It is almost impossible to stop the industry because of the amount of investors and lobbyists who are profiting from them. “During the Obama administration, the Federal Trade Commission made its biggest-ever effort to curb this industry when last summer it slapped nutritional supplement–seller Herbalife with a $200 million fine and, as part of a settlement with Herbalife, demanded it restructure its business so that it would “start operating legitimately,” as FTC Chairwoman Edith Ramirez put it.” (Slate) The current administration under President Donald Trump will be a completely different story and may very well be a boon for the MLM industry. Let’s start with Trump himself. In 2009, he licensed his name to an MLM, which eventually went bankrupt, along with many of his participants. Many in Trump’s cabinet have strong ties to MLMs as well: Betsey DeVos (whose husband is the president of Amway — by the way, DeVos family has donated $200 million to the Republican party over the years), Ben Carson, Carl Icahn (a billionaire who is also a major investor in Herbalife and holds five board seats at the company), and Charles Herbster.
When it comes to lead services, most businesses do not have as much to offer you as we do. In fact, most of our competitors do not even offer true qualified leads. Instead, they pull as much information as they can from public records, especially from secondhand public records databases that may not be accurate in the first place. After all, when was the last time you saw one of those “data aggregator” websites that was actually legitimate?
I’ve been using these leads for over 2 years now and have built large organizations. Not only are the leads of great quality but the support is excellent. I use a simple six-step process to train my team. When you have leads who are all looking to start a home-based business, this is a very simple and duplicatable process. Cal Faber Victoria B.C. Canada –
Although each MLM company dictates its own specific financial compensation plan for the payout of any earnings to their respective participants, the common feature that is found across all MLMs is that the compensation plans theoretically pay out to participants only from two potential revenue streams. The first is paid out from commissions of sales made by the participants directly to their own retail customers. The second is paid out from commissions based upon the sales made by other distributors below the participant who have recruited those other participants into the MLM; in the organizational hierarchy of MLMs, these participants are referred to as one's down line distributors.[5]
I have a friend who is proposing I join Arbonne? She would be good to work with although I am not educated on all the MLM companies and don’t want to make the wrong choice. I also have a blog which I want to leverage and it seems like most of the health and wellness MLMs utilize hosted parties. Are there any that are more internet based that have had a long time track record! Thanks and sorry for all the questions!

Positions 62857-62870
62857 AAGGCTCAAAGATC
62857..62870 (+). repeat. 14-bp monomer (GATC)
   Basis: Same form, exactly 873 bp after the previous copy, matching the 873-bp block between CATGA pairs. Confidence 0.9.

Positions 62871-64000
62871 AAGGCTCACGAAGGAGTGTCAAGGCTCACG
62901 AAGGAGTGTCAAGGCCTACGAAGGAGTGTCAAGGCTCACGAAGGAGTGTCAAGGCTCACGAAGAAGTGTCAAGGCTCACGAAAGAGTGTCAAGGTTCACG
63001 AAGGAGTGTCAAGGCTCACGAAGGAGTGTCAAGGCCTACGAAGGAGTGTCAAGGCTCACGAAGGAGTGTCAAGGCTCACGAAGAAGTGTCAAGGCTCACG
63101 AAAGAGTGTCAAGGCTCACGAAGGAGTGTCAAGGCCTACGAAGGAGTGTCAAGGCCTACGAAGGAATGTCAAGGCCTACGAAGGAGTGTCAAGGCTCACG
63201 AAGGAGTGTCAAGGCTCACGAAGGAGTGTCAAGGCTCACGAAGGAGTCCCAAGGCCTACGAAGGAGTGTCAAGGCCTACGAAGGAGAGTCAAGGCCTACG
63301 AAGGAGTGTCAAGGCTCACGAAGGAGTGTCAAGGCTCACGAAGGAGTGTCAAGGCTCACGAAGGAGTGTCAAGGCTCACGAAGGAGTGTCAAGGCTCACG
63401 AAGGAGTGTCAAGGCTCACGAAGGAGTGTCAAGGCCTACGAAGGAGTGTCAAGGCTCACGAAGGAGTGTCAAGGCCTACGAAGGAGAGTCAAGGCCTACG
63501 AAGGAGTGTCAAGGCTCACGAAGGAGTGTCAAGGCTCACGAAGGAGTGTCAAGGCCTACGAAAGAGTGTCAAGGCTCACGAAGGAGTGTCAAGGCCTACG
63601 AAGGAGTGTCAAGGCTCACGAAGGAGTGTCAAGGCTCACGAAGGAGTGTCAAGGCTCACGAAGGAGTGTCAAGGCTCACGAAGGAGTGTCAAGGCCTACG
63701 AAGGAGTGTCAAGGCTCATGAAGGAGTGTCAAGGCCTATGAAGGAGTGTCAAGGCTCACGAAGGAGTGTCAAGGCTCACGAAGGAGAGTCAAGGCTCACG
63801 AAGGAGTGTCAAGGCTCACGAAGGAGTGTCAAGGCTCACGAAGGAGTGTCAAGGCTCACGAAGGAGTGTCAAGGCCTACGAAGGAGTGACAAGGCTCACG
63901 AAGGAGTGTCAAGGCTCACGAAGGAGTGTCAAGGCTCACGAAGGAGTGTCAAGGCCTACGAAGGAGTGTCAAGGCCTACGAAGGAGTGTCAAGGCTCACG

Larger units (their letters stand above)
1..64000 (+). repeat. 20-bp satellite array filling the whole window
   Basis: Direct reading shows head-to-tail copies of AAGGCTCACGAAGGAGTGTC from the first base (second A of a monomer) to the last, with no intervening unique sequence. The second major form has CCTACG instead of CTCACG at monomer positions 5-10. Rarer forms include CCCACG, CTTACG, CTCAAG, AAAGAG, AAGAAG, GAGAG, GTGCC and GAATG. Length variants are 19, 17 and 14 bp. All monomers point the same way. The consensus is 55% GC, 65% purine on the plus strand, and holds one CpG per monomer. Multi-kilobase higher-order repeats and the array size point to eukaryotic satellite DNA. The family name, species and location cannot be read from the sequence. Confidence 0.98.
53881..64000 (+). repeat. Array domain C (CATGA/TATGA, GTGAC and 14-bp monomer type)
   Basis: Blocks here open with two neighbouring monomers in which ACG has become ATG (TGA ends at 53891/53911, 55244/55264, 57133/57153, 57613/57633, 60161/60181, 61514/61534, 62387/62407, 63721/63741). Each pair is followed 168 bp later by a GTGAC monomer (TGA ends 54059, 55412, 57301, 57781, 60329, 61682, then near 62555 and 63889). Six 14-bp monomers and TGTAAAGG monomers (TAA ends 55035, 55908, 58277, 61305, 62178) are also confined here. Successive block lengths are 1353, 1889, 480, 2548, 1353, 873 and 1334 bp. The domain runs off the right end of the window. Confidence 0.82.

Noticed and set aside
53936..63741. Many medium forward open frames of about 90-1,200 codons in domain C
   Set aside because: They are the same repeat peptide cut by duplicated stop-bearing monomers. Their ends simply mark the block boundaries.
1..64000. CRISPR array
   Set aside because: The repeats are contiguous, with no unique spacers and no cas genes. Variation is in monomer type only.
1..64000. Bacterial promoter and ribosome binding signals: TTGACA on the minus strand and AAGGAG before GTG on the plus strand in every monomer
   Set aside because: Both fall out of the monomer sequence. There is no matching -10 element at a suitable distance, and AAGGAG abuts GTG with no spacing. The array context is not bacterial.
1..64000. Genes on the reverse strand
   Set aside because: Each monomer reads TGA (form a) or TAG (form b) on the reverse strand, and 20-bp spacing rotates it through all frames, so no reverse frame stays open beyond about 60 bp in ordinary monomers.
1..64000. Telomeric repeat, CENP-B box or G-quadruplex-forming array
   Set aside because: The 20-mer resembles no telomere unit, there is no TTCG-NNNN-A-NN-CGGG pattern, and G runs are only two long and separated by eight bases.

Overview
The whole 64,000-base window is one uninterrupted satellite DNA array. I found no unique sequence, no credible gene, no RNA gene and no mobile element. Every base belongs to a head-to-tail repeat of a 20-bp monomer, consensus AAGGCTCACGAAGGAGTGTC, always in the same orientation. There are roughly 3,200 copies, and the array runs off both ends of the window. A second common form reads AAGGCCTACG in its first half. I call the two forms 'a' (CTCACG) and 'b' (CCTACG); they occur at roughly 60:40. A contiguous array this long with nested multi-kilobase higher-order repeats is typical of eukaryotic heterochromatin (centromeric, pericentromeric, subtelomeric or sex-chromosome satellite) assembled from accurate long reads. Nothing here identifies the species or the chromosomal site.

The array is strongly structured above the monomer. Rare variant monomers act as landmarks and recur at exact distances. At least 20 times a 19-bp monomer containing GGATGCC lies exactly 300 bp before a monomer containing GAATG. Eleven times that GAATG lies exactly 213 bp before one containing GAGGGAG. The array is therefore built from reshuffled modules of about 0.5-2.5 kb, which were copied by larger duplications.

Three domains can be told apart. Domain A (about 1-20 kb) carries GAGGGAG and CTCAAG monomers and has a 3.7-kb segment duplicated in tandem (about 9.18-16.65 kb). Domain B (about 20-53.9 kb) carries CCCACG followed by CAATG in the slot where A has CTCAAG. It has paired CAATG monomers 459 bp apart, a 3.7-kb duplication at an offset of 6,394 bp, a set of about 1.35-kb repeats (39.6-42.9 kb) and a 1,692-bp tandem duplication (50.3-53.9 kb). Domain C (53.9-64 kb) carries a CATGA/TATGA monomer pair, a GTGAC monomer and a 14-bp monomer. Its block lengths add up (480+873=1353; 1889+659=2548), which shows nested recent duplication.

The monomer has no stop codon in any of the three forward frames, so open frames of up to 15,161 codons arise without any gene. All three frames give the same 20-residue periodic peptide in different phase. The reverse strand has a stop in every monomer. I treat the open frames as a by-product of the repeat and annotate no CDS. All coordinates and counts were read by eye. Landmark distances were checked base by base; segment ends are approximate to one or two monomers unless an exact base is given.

Use social media. Posts asking people to join your team won't likely produce results, but if you're clever, you can use social media to generate interest in your business and possible leads. For example, if you sell weight-loss products, you can promote before and after pictures on Pinterest or Instagram. If you sell makeup, you can post tutorials on YouTube that you share across social sites. 
(May 2017 update: did this go under?) The sign up cost will make you do a triple take (almost four figures), but you get to set your own retail price on every product you sell. If you’ve got the skills to make people cough up the cash for their products (which, btw, are pretty legit), you could definitely make that money back. They’ve also been winning plenty of awards (even a growth award from the Direct Selling Association themselves).
Multi Level Marketing (MLM) is a business model or marketing strategy in which the distributors' income includes their own sales, and a percentage of the sales group they recruit, which is commonly known as their ‘downline’. Customers can also sign up as a distributor to sell the company’s product. Usually, the sign up fee will be the price paid to purchase the product.
For full disclosure, I want to point out that I am not affiliated with any multi-level marketing or direct sales companies, and that I don’t receive any compensation from the industry for my opinion on it.  I’m sharing this with you because after I wrote what is considered the most widely read, copied, and quoted MLM article in the history of the industry, I was accused of writing it to promote my own MLM business or the industry in general, which is not the case.
In April 2006, the FTC proposed a Business Opportunity Rule intended to require all sellers of business opportunities—including MLMs—to provide enough information to enable prospective buyers/participants to make an informed decision about acquiring/joining a business venture with information disclosed about the average likelihood of monetary profitability (and the extent of monetary profitability, if any) of acquiring/joining the business venture. In March 2008, however, the FTC removed "Network Marketing" (i.e. MLM) companies from the proposed Business Opportunity Rule, thus leaving MLM participants without the ability to make an informed choice of entering or not entering MLMs based on the disclosed likelihood of success and profitability:

Most people who try network marketing fail – not because the products they are marketing are poor, but because they do not realise how much effort network marketing is, and how much time they need to put into it. All too often, would-be marketers give up when they get to the six month point, but they are not quite turning a good profit. What they don’t realise is that if they had waited it out just a few months more, and kept on marketing and expanding their business, then they could have been profitable.


I have been looking over your sites and viewing the many videos. It sounds appealing however there are many many . . . many lead generators out there, some that are well established (and very good at what they do) and so my question is why would I pay you to train me for 5 weeks and think I could compete (let alone generate income) in the short period you mention?